Shropshire walking weekend with Meg and the dogs

Shropshire in Springtime, on a walking weekend with your bestie. What’s not to like? Gails diary from the weekend is great. We want to go to Shropshire.

Meg and I are on a long weekend away, with just our dogs in a little cottage in a Shropshire market town. We are fully armed for fitness and for pleasure. The first, requires our Fitbits glued to us night and day, along with sturdy, well worn-in walking boots, a healthy cookbook that requires no more than one pot – or two at a push and the sort of comfy, windproof clothes that can almost be worn in bed and out. We’ve also stocked up on a decent amount of Lidl Prosecco at only £5.99-a-bottle (*) – there’s only so much fitness we can apply ourselves to.

We are so happy to be away from the rat race. And I’m quite happy to be away from Harry.  He’d sent me a text saying he’d won the lottery and would that help. ‘April Fool’ I texted back. I’m not stupid.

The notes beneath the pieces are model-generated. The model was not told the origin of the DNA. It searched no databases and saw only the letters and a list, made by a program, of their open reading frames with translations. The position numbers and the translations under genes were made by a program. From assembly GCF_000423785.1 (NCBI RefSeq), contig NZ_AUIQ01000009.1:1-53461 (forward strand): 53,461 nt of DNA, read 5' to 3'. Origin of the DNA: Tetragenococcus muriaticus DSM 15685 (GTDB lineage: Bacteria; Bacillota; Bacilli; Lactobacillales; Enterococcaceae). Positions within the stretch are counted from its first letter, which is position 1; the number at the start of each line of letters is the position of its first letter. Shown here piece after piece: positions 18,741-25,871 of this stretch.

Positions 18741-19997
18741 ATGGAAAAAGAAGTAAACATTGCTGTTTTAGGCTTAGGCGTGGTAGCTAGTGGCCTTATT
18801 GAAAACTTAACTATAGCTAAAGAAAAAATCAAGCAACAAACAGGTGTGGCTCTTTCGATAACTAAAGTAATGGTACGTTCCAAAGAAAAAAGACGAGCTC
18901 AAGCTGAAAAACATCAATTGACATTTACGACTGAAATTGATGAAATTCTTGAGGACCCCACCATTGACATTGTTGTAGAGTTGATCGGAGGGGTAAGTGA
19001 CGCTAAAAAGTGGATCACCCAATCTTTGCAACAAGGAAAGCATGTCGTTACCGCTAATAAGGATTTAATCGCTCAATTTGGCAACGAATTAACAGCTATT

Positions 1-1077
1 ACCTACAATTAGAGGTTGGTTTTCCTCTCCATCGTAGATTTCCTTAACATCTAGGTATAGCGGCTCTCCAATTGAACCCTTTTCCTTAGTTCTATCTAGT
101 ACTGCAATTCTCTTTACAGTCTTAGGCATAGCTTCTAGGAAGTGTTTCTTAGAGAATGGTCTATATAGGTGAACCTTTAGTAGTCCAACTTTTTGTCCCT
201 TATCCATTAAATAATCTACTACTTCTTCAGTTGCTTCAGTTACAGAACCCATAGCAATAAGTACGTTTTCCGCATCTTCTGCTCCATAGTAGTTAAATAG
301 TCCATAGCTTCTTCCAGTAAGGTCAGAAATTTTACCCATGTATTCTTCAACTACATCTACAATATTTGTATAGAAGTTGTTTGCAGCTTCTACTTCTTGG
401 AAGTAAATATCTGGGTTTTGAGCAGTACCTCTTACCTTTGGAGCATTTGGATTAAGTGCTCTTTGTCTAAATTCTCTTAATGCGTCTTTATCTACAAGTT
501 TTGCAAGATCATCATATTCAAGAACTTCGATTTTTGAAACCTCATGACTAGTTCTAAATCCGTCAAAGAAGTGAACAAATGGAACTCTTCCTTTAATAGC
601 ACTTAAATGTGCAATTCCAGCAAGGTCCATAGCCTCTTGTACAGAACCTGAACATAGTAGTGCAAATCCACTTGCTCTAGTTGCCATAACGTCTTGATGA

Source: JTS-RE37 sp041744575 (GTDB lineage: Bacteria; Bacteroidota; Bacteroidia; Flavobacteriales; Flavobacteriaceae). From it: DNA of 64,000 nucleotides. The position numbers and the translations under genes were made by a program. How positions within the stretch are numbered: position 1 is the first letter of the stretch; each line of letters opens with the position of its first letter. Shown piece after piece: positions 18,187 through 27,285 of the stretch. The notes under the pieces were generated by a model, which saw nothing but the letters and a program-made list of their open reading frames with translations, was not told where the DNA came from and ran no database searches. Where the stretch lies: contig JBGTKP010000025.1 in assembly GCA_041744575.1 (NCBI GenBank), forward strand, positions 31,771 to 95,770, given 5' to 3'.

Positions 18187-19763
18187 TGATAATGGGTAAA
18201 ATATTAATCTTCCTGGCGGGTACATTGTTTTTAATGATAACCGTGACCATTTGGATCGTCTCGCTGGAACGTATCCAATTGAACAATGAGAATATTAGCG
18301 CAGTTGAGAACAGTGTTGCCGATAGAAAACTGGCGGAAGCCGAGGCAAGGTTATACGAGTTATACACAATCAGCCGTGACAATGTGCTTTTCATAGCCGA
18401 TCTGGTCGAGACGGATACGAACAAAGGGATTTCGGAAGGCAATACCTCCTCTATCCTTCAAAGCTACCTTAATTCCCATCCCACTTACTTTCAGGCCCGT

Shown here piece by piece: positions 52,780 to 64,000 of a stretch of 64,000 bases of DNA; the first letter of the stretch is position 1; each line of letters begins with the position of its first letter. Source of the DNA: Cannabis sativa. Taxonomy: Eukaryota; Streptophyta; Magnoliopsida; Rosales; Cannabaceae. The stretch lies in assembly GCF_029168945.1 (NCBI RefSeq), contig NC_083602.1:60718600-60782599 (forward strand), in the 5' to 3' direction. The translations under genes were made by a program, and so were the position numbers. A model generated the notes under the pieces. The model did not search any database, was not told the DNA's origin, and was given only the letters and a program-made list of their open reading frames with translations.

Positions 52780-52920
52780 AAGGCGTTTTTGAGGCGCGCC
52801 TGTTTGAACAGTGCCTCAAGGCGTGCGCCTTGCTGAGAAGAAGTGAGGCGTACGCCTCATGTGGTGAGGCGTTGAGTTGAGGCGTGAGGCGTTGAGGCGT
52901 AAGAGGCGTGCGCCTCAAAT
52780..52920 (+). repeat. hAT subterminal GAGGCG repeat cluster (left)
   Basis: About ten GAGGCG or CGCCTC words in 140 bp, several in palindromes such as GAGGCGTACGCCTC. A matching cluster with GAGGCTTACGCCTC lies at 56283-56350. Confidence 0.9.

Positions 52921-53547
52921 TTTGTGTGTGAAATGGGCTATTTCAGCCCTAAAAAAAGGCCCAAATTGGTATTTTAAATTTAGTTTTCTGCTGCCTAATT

The three-hour drive along virtually empty winding country lanes was a pleasure. I love seeing fields packed with sheep and skipping lambs, cows and horses. With a lovely gentle spring sun warming us up, it was almost totally relaxing. I say almost because Meg has an irritating habit of screaming ‘red light ahead’, from at least half-a-mile away. It always makes me jump.

We gossiped for England as we sailed through the beautiful countryside and the dogs cuddled up in the back.

Day one was full of brilliant sunshine. We got up bright and early at 9am. It should have been earlier and by the time we’d sorted ourselves out, breakfasted and read an actual paper, we put out boots on at 11am. Armed with a map which we had poured over the night before, we sallied forth, keen to get some exercise. In fear of easily getting lost, we’d drawn a big red line along the eight mile circular stretch we were aiming to cover. What could possibly go wrong?

If you’ve never been to Shropshire, it is a very well-kept secret which most people by-pass. It is like stepping back in time to rural England with little noise, a lot of friendliness, yummy pubs and antique shops you can really pick up a bargain in. And, of course, the 5,500 km of walkways across many areas of outstanding natural beauty. I know I’m sounding like someone from the Shropshire Tourist Board but it is absolutely true. I would thoroughly recommend a visit.